by Jen Salamandick
Welcome to Search & Tonic, where we like our links the same way we like our drinks: strong. Each Friday we will present links from the past week that wowed us, offered a unique opinion, or taught us something brand new.
Dana abandoned Trent and I early last Saturday morning because she and Ashley are now en route to their marriage in Victoria! Exciting! I’m looking forward to having someone else to have my “oh my God, how many times have you misplaced your wedding band today?” conversation with.
In her absence I have tripped over the mess of cords by my desk (and probably permanently damaged my elbow), accidentally taken a sip from a four-day old cup of coffee, and gotten mad at Google thrice. So far, so good I’d say.
Covered this week: Landing Page Anatomy; Content Marketing and Finding a Consistent Voice; A List of Tools Being Talked About at MozCon 2012; and An Indiegogo.com Fundraising Success.
Nifty Marketing to the rescue! This article shows the pieces of landing page information that are most important and shows where on a landing page those bits of information should go to be most beneficial.
I took a statistics course that wanted to discredit infographics based on the fact that they were “generally misleading.” With that in mind, I’d like to discredit all statistics courses that mislead students into thinking that Chi-Square Testing and Test of Significance will solve
all any of life’s problems.
This article suggest three steps to creating a consistent message:
- Find your voice.
- Create a style guide.
- Reuse visual assets.
I think that finding a voice is important, but if a company is going to make a serious go of blogging consistently, I hope to hell that there is at least a handful of people sharing the load. I don’t think it’s necessary for each blog post to sound the same by any means, in fact I think that would be detrimental. A lot of the time the goal should be to humanize whatever message your company is trying to get across, so it seems natural to have different personalities attempting to make that connection. If you speak consistently in one voice you are consistently speaking to only one audience.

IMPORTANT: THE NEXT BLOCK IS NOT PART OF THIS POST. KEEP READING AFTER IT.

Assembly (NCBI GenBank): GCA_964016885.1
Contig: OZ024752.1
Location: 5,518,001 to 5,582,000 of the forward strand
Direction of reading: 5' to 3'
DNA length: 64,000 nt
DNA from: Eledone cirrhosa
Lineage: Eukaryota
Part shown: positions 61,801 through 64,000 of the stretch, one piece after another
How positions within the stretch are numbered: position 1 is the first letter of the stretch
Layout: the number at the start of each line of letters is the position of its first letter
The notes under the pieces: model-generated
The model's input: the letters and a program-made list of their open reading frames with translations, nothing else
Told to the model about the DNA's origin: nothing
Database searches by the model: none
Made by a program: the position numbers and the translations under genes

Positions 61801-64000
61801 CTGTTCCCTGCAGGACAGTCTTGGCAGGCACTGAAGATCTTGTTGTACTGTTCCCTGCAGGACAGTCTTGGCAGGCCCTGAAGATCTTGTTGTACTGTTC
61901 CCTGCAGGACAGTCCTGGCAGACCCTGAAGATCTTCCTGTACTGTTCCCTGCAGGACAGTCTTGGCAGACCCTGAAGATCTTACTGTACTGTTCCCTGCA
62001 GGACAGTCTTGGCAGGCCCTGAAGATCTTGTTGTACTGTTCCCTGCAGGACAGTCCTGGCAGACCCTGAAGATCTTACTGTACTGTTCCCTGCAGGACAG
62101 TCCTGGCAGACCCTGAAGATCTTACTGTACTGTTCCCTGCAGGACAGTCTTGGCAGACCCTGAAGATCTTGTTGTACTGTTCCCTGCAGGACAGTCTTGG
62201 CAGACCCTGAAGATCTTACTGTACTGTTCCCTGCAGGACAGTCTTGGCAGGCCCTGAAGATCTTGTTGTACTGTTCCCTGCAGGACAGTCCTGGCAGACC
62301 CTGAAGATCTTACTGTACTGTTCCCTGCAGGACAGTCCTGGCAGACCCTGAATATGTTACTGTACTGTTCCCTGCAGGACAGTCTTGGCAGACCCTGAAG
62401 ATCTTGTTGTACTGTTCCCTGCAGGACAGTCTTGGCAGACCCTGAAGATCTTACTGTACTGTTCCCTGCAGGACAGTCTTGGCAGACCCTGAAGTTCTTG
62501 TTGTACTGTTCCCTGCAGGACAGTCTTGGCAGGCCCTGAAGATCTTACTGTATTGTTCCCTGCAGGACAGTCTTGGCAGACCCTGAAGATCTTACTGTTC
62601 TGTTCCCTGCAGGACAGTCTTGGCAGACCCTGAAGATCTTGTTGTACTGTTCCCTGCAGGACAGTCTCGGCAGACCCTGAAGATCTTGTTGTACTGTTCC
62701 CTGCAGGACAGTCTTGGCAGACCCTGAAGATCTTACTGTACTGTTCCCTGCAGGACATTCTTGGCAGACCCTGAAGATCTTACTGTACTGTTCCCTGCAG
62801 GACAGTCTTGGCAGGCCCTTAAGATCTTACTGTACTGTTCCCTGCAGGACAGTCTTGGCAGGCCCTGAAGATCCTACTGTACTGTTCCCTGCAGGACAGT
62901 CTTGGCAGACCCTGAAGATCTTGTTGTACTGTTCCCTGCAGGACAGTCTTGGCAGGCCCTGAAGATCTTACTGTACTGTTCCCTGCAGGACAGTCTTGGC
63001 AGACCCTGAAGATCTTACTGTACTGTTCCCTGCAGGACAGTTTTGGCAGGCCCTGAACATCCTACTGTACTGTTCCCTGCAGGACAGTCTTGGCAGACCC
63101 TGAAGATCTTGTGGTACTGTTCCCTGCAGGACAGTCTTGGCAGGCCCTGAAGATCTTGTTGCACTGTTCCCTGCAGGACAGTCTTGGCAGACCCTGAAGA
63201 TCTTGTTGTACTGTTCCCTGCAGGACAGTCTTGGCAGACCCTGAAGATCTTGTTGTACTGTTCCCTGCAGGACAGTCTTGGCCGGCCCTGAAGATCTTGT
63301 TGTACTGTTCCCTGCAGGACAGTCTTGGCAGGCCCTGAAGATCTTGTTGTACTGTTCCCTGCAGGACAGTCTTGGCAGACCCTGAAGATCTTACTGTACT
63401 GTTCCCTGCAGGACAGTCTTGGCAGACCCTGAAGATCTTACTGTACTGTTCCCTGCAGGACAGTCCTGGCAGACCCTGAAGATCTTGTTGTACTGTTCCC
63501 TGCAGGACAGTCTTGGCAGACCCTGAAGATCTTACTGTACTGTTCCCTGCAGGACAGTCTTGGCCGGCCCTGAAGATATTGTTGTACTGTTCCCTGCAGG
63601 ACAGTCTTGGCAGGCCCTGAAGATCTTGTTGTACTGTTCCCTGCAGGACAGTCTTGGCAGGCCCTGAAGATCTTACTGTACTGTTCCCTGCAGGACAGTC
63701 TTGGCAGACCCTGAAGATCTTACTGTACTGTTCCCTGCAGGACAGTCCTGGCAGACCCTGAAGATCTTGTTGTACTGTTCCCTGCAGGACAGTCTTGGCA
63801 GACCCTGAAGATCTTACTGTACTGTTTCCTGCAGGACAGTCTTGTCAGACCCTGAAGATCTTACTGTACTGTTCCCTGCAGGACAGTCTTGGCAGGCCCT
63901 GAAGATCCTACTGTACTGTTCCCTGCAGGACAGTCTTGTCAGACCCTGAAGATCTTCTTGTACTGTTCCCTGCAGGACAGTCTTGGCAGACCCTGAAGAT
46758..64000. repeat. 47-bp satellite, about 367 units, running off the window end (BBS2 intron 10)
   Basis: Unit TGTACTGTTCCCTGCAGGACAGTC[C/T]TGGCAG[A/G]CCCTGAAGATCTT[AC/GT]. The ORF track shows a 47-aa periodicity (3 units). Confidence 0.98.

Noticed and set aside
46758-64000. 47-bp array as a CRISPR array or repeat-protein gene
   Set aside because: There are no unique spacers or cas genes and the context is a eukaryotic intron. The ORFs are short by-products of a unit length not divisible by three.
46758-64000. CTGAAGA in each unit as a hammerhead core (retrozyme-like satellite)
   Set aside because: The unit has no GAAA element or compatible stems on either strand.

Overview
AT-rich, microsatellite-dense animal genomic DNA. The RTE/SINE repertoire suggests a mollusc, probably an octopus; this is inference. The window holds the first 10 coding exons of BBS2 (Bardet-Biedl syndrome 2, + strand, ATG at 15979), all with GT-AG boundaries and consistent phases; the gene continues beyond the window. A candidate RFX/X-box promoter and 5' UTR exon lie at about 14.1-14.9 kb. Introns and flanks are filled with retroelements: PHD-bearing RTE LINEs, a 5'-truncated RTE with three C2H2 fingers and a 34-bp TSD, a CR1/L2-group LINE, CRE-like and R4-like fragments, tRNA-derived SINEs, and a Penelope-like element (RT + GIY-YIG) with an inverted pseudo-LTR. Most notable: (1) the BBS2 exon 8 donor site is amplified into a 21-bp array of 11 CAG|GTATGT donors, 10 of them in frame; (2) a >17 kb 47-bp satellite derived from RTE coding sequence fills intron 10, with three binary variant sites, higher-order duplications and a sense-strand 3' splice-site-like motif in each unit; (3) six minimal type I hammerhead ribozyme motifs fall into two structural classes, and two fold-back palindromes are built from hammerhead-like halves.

The article acknowledges that “different pieces of content can have different voices,” and mentions that you need to consider a variety of audiences as well. In the end, the big thing about finding a voice is putting forward a consistent and professional image in all of the content you create. You and your words are your brand, after all. Remember that ‘professional and consistent’ don’t mean a monotonous voice, or copy wiped clean of humor, sarcasm, or personality.
I think a style guide is very important tool in ensuring a consistent message though, and not just because I married someone who says crazy things like, “that is Pantone 485 and it should be Pantone 185 – GOD KAREN YOU’RE SO STUPID!”
Dana is at MozCon right now and yesterday she was already anticipating a brain explosion from all of the information at some point before the week is up. Hope she’s hanging in okay over there! This is a handy list of Content, SEO, and Social Media tools that have been discussed so far.
I used to intern/work for Autostraddle and watching the site exceed its goal of $40,000 in just 21 hours to build their new, faster and higher functioning website was incredible. Seeing the dollar amount race toward $40K was great, but the comments on the donation site and the article were even better. It brings a sense of community and belonging to so many and seeing the value it offers readers recognized so strongly (and so quickly) is amazing. Also if the campaign, which runs for another 44 days, reaches $100K, designer Alex Vega has volunteered her ass for a commemorative tattoo.